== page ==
Boeing worked with Turkish industry partners Turkish Aerospace Industries, Turkish Airlines, HAVELSAN and ASELSAN to complete the delivery of the final aircraft as well as establish technology capabilities like the Software Support Center, updated mission simulator software and mission support center software.
“Turkey is currently the only nation in this region with the AEW&C capability. By combining Boeing’s innovative engineering with the expertise provided by local Turkish industry partners, we’ve delivered an advanced world-class airborne surveillance system to our customer,” said Aysem Sargin Isil, managing director, Boeing Turkey.
Turkey, Australia and South Korea operate AEW&C platforms.
Based on Boeing’s 737-700 commercial airplane, the 737 AEW&C aircraft’s advanced radar and 10 state-of-the-art mission crew consoles can track airborne and maritime targets simultaneously. The battle management capabilities allow mission crew to direct offensive and defensive forces while maintaining continuous surveillance of the operational area.

As the main subcontractor for Turkish Air Force Peace Eagle program, HAVELSAN has undertaken the responsibility for Mission System Software and Ground Support Systems. HAVELSAN has successfully developed, integrated and tested the software specifically tailored for the Turkish Air Force.

The main responsibilities of HAVELSAN within the coverage of the workshare are:
  • System analysis and design,
  • Design, development, integration and testing of Mission System Software and Ground Support Center Software,
  • Hardware and software integration for Ground Support which is composed of Software and Mission Support Centers and Mission Simulator,
  • System testing and evaluation,
  • Integrated Logistics Support (ELD),
  • Maintenance, sustainment, engineering and operational support for Aircraft Mission System and Ground Support Centers during the 5-Year Interim Support Period.

As a member of Turkish AEW&C Team, HAVELSAN was rewarded with the Award of Excellence by the Joint Leadership Council of Boeing in 2008.

1515606400635.png


HAVELSAN Airborne Early Warning Systems – Peace Eagle (PE)
 

_Anonymous_

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Turkish fleet reaches full strength with four aircraft and ground support systems

KONYA, Turkey, Dec. 9, 2015 – Boeing [NYSE: BA] delivered the fourth and final Peace Eagle Airborne Early Warning & Control (AEW&C) aircraft to the Turkish Air Force at Konya Air Base today, completing the Turkish AEW&C fleet and enhancing Turkey’s airspace surveillance and battle management capabilities.
This final aircraft includes upgraded software for the platform and the final element of the ground support segment, the Software Support Center (SSC). Previously delivered Peace Eagles will receive the upgraded software soon.
Boeing worked with Turkish industry partners Turkish Aerospace Industries, Turkish Airlines, HAVELSAN and ASELSAN to complete the delivery of the final aircraft as well as establish technology capabilities like the Software Support Center, updated mission simulator software and mission support center software.
“Turkey is currently the only nation in this region with the AEW&C capability. By combining Boeing’s innovative engineering with the expertise provided by local Turkish industry partners, we’ve delivered an advanced world-class airborne surveillance system to our customer,” said Aysem Sargin Isil, managing director, Boeing Turkey.
Turkey, Australia and South Korea operate AEW&C platforms.
Based on Boeing’s 737-700 commercial airplane, the 737 AEW&C aircraft’s advanced radar and 10 state-of-the-art mission crew consoles can track airborne and maritime targets simultaneously. The battle management capabilities allow mission crew to direct offensive and defensive forces while maintaining continuous surveillance of the operational area.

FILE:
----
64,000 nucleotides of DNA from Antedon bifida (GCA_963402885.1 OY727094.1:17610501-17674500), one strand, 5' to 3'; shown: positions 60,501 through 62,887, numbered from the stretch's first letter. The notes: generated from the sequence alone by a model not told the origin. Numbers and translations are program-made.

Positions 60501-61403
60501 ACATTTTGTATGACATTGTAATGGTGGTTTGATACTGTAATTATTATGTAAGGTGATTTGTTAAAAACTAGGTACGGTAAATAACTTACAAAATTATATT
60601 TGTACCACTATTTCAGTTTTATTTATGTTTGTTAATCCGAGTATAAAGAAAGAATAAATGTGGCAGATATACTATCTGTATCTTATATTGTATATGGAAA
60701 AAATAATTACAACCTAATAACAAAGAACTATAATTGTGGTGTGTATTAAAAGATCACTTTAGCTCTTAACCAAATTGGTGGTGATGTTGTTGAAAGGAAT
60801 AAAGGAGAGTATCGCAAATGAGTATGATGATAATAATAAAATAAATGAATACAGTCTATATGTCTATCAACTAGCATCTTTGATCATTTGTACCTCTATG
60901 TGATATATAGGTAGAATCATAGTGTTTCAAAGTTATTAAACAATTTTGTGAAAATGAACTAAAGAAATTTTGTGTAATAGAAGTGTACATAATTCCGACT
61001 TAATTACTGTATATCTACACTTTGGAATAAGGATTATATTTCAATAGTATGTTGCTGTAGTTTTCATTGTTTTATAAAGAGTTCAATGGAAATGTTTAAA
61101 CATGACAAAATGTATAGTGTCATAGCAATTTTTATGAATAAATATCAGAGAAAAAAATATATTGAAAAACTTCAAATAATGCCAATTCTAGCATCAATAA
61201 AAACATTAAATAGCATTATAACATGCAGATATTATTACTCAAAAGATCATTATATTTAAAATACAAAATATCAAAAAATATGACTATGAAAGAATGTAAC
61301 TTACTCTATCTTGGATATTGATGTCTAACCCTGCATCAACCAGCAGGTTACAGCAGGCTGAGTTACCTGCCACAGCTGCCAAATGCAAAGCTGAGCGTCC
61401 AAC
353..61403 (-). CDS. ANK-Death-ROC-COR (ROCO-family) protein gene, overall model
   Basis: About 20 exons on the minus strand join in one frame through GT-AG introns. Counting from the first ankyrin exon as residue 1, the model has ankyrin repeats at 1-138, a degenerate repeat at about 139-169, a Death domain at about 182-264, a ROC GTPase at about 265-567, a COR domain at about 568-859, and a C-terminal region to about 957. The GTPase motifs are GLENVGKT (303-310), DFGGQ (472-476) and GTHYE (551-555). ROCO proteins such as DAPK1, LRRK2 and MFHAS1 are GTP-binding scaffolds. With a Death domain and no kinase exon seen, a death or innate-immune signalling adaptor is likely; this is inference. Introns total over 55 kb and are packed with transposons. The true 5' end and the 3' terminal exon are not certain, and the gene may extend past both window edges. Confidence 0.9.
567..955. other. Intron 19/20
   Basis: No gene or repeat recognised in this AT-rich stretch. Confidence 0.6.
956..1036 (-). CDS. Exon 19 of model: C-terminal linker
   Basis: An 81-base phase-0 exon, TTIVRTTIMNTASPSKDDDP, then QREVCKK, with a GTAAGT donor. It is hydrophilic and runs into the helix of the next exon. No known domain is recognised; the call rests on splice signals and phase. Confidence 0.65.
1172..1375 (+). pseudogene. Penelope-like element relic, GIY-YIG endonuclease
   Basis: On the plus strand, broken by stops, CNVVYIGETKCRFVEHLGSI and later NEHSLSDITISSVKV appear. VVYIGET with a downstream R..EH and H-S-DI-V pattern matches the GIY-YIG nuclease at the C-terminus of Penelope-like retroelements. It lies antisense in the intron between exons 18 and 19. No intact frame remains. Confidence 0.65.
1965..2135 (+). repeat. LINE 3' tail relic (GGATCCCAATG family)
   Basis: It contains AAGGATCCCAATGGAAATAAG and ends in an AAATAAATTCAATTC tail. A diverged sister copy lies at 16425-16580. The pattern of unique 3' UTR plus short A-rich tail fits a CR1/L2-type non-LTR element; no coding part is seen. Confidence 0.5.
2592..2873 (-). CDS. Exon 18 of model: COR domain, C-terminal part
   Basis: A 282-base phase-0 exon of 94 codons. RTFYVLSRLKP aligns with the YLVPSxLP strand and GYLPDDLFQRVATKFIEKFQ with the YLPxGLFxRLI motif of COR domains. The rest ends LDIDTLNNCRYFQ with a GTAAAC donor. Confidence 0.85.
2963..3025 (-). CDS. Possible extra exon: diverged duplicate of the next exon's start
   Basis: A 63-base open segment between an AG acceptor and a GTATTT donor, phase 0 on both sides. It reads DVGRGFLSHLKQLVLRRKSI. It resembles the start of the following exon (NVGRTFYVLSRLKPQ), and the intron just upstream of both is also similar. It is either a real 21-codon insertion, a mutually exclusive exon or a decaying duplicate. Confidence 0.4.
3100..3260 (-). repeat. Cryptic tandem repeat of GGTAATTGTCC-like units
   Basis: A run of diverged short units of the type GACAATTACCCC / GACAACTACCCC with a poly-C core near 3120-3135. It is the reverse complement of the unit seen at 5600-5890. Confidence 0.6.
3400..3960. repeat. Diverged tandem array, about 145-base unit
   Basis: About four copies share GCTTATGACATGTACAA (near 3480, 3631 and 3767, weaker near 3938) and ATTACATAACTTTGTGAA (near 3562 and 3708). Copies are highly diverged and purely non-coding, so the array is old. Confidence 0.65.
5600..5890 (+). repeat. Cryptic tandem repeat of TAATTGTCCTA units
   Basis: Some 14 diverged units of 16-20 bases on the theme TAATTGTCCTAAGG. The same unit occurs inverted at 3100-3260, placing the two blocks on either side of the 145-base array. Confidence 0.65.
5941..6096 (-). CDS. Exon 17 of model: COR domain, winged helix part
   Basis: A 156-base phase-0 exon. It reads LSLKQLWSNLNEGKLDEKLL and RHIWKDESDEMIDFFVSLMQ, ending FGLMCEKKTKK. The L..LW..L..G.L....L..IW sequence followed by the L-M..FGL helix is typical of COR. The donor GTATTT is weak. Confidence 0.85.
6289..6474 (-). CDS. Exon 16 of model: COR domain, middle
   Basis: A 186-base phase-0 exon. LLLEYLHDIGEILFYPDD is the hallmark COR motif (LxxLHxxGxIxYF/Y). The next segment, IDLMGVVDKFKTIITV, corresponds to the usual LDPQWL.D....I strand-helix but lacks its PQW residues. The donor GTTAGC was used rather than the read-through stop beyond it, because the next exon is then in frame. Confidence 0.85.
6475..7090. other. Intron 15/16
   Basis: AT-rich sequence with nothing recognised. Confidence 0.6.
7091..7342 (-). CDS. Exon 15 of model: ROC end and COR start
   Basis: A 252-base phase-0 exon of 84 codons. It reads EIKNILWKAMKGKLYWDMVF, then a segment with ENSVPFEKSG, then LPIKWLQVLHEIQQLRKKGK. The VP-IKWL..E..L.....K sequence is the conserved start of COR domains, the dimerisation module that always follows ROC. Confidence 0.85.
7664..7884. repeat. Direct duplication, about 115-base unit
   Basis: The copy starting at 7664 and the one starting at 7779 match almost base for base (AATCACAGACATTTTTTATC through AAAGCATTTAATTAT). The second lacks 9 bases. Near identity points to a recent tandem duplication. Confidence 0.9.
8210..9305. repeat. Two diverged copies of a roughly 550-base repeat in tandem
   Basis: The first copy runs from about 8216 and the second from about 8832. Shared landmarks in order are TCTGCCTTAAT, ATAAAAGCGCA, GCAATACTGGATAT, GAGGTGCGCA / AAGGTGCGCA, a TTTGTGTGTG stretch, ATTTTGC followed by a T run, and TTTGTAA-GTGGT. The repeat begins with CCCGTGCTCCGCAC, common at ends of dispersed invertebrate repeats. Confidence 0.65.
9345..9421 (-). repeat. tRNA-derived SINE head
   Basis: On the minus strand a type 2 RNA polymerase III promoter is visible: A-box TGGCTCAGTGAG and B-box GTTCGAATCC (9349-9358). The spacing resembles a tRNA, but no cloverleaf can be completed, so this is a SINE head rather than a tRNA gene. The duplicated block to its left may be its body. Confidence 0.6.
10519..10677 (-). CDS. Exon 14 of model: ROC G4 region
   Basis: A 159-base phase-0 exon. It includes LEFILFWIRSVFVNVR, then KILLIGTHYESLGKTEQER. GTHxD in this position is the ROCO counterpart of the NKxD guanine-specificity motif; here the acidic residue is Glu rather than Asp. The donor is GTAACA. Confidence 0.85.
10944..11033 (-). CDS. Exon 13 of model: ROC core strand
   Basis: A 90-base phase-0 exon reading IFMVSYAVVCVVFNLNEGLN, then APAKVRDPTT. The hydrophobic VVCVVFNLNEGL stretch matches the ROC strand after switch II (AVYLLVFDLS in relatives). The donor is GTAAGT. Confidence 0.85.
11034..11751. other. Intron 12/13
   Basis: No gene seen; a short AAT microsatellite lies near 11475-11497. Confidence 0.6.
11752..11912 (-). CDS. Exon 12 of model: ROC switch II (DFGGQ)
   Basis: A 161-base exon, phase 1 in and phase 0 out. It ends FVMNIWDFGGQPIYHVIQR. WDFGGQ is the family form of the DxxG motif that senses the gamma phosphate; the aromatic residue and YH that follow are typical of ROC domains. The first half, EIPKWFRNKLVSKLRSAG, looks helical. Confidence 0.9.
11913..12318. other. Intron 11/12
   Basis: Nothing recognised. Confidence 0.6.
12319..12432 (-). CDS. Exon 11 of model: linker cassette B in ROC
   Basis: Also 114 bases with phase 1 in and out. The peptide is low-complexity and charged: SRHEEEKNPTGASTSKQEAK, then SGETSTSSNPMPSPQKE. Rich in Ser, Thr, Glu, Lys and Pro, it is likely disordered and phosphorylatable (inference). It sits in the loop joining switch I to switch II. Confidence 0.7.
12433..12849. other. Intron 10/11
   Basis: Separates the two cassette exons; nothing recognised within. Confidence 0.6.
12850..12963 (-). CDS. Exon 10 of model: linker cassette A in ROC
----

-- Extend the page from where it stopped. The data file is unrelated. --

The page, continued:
As the main subcontractor for Turkish Air Force Peace Eagle program, HAVELSAN has undertaken the responsibility for Mission System Software and Ground Support Systems. HAVELSAN has successfully developed, integrated and tested the software specifically tailored for the Turkish Air Force.

The main responsibilities of HAVELSAN within the coverage of the workshare are:
  • System analysis and design,
  • Design, development, integration and testing of Mission System Software and Ground Support Center Software,
  • Hardware and software integration for Ground Support which is composed of Software and Mission Support Centers and Mission Simulator,
  • System testing and evaluation,
  • Integrated Logistics Support (ELD),
  • Maintenance, sustainment, engineering and operational support for Aircraft Mission System and Ground Support Centers during the 5-Year Interim Support Period.

As a member of Turkish AEW&C Team, HAVELSAN was rewarded with the Award of Excellence by the Joint Leadership Council of Boeing in 2008.

View attachment 1227

HAVELSAN Airborne Early Warning Systems – Peace Eagle (PE)
I'm wondering when will Pakistan evince interest in these systems .
 

Atalay

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Coming soon Turkish Sigint and Airborne Jammer

Either G-550 or Bombardier Global 6000 will be choosen as Platform, 1 confirmed order + 3 options

Both airplanes have almost Mach 0.9 speed, 51000 feet ceiling and almost 7000 nm range.
Payload capacity of Guftsream is 6500 lb, Bombardiers 5000 lb.

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Turkish contractors Aselsan and Havelsan have deep experience in Sigint and Jamming


Havelsan KILAVUZ Sigint

1515615357575.png


ASELSAN KORAL mobile long range EW and jamming system


1515615429755.png
 
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AbRaj

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Coming soon Turkish Sigint and Airborne Jammer

Either G-550 or Bombardier Global 6000 will be choosen as Platform, 1 confirmed orde + 3 options

Both airplanes have almost Mach 0.9 speed, 51000 feet ceiling and almost 7000 nm range.
Payload capacity of Guftream is 6500 lb of Bombardier 5000 lb.

View attachment 1232




View attachment 1233


Turkish contractors Aselsan and Havelsan have deep experience in Sigint and Jamming


Havelsan KILAVUZ Sigint

View attachment 1234

ASELSAN KORAL mobile long range EW and jamming system


View attachment 1235
Bro It would be great if you can make a thread of Turkish defense industry. Turkey has some nice weapons and they deserve a thread of their own.
@T-123456
 
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Parul

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Will IAF get more eyes in the sky? Defense ministry to decide today

Seeking to boost indigenous defence capabilities, the defence ministry is expected to consider a proposal worth over Rs 20,000 crore on Wednesday to develop six 'eyes in the sky' Airborne Early Warning and Control System (AWACS) planes to monitor activities of rival air forces deep inside their territories.